This generation has many Cinderella stories. If you can believe it, in the past 25 years she’s been portrayed by Drew Barrymore, Brandy, Hilary Duff and Lily James – each their own distinct version of the rags to riches young girl saved by a magical night and a misplaced glass slipper. That said, it has been awhile since Cinderelly belted out a tune, and this new iteration starring Camila Cabello is very much a pop star’s Cinderella. Against an nondescript old timey setting, get ready for lively covers of songs from Madonna, Queen and Jennifer Lopez and her Fairy Godmother exclaiming “Yas future queen, yaas!” as she dressed up for the ball.
Sony’s take on Cinderella, which was nabbed by Amazon Prime Video for an exclusive streaming release, doesn’t reinvent the wheel, but it does have fun spinning it in its own way. The full-fledged musical, written and directed by Pitch Perfect’s Kay Cannon, dances boldly into midnight with a distinctly modern approach to the classic princess story and stays playful and loose the entire time. This Cinderella knows you’ve seen the likes of it time and time again, and asks you to simply sit back and take comfort in this remixed rerun.
Cinderella’s sensational cast alone, led by Camila Cabello and Idina Menzel, makes for a fun watch.
Cinderella is Camila Cabello’s first acting credit, but it doesn’t show. The “Senorita” singer is blooming with spunk and fervor as a more entrepreneurial Ella, who is all about making it in fashion rather than dreaming of a prince to take her away from her stepmother (Idina Menzel) and stepsisters (Maddie Baillio, Charlotte Spencer). Cabello’s moments on screen are electric as her voice explodes with songs like her original “Million To One,” even duetting with herself in one empowering sequence. She creates her own version of Cinderella in a world of a lot of Cinderellas.
Alongside her is the incredible Idina Menzel as her stepmother, who also takes a well-known character and brings a thoughtful twist to what we know with a more subtle and complex version of Cinderella’s enemy. Menzel’s voice carries the most weight in Cinderella, and it's enough to send chills. Billy Porter’s Fairy Godmother is absolutely stunning and Pierce Brosnan absolutely steals every one of his scenes as the disappointed king to Cinderella’s Prince Charming, played by newcomer Nicholas Galitzine. The cast is dazzling through and through, and they’re having fun playing with the material of Cinderella without too many constraints or egos involved.
Cinderella’s attempts to be hip and modern are hit and miss.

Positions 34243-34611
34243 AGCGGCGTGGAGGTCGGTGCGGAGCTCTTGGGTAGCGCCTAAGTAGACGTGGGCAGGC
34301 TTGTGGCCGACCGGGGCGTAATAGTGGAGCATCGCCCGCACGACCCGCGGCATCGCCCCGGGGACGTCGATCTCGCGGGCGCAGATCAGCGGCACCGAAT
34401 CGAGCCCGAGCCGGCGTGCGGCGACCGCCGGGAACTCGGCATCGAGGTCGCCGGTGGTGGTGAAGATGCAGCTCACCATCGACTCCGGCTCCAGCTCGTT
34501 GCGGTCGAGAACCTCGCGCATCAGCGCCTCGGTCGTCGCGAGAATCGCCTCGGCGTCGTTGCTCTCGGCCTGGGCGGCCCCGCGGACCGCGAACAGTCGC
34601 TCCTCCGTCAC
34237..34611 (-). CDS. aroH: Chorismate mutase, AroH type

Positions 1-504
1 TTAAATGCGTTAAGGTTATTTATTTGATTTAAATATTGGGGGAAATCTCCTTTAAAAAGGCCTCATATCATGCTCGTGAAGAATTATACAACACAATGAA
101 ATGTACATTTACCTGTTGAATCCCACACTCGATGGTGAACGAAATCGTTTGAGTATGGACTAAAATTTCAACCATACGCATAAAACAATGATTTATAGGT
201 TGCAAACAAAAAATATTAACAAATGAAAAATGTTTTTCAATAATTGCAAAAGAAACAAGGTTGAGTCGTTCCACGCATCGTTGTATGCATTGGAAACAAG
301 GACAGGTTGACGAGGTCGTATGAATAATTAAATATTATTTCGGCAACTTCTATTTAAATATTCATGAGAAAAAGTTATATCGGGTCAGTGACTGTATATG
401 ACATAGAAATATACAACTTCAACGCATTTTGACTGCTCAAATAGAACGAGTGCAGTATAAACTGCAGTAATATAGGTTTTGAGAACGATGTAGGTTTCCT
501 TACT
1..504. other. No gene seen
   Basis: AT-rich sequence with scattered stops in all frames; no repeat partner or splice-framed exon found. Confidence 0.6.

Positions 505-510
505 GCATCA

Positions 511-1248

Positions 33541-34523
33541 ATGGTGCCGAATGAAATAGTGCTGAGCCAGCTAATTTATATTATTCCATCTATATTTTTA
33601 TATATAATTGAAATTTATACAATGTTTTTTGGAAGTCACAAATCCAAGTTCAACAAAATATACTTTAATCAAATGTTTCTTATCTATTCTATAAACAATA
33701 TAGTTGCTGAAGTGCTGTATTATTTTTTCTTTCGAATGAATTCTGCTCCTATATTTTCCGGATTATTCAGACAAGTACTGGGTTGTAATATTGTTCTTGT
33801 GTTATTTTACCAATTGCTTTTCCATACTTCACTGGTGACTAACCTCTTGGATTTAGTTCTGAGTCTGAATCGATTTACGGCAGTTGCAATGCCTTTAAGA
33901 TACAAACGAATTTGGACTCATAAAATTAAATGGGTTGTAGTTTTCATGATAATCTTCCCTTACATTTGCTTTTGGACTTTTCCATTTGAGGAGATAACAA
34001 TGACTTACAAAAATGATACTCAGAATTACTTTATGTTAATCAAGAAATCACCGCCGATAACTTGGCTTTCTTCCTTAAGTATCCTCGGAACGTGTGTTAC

This Cinderella aims to update the story with a new twist that places the passions of Cabello’s Ella front and center and pulls back the romance between Galitzine’s Prince into what they’ve always been: passing strangers just getting to know each other. The set up is a bit clunky, not wholly original nor surprising, but this is Cinderella; we know the gist here. Some of the new setups are really fun to see play out, while others are just lukewarm and you kind of just want to roll your eyes at them.
The way in which Cinderella becomes a musical is through a wide array of instrumentation that isn’t really cohesive, but at the very least it's on its toes. One moment we’re on the ‘80s train with renditions of “Material Girl” and “Somebody To Love” and the next minute we’re heading into more contemporary ballads like “Am I Wrong” and Ed Sheeran’s “Perfect.” The song choices are all of the Top 40 variety, adding to an odd, but fun experience of singing along to the words of a movie you’ve never seen before.
Bottomline, there are far too many Cinderella movies already.
If you take Cinderella for what it is, it’s a joyous take on the fairytale that seeks to engage its audience in a slightly different way than we’ve seen prior. Of the Cinderella’s we know, it’s probably closest to the Brandy version from 1997. It doesn’t take itself too seriously, and it feels as if you’ve wandered into a matinee of a theatre production you’ll bop along to. But it won’t necessarily leave you clamoring for rewatch upon rewatch. This version of Cinderella fits like a worn sneaker: comforting to wear, pleasing to walk around in, but that’s kind of it. And that’s okay! Cinderella has a ton of shoes to write home about already.
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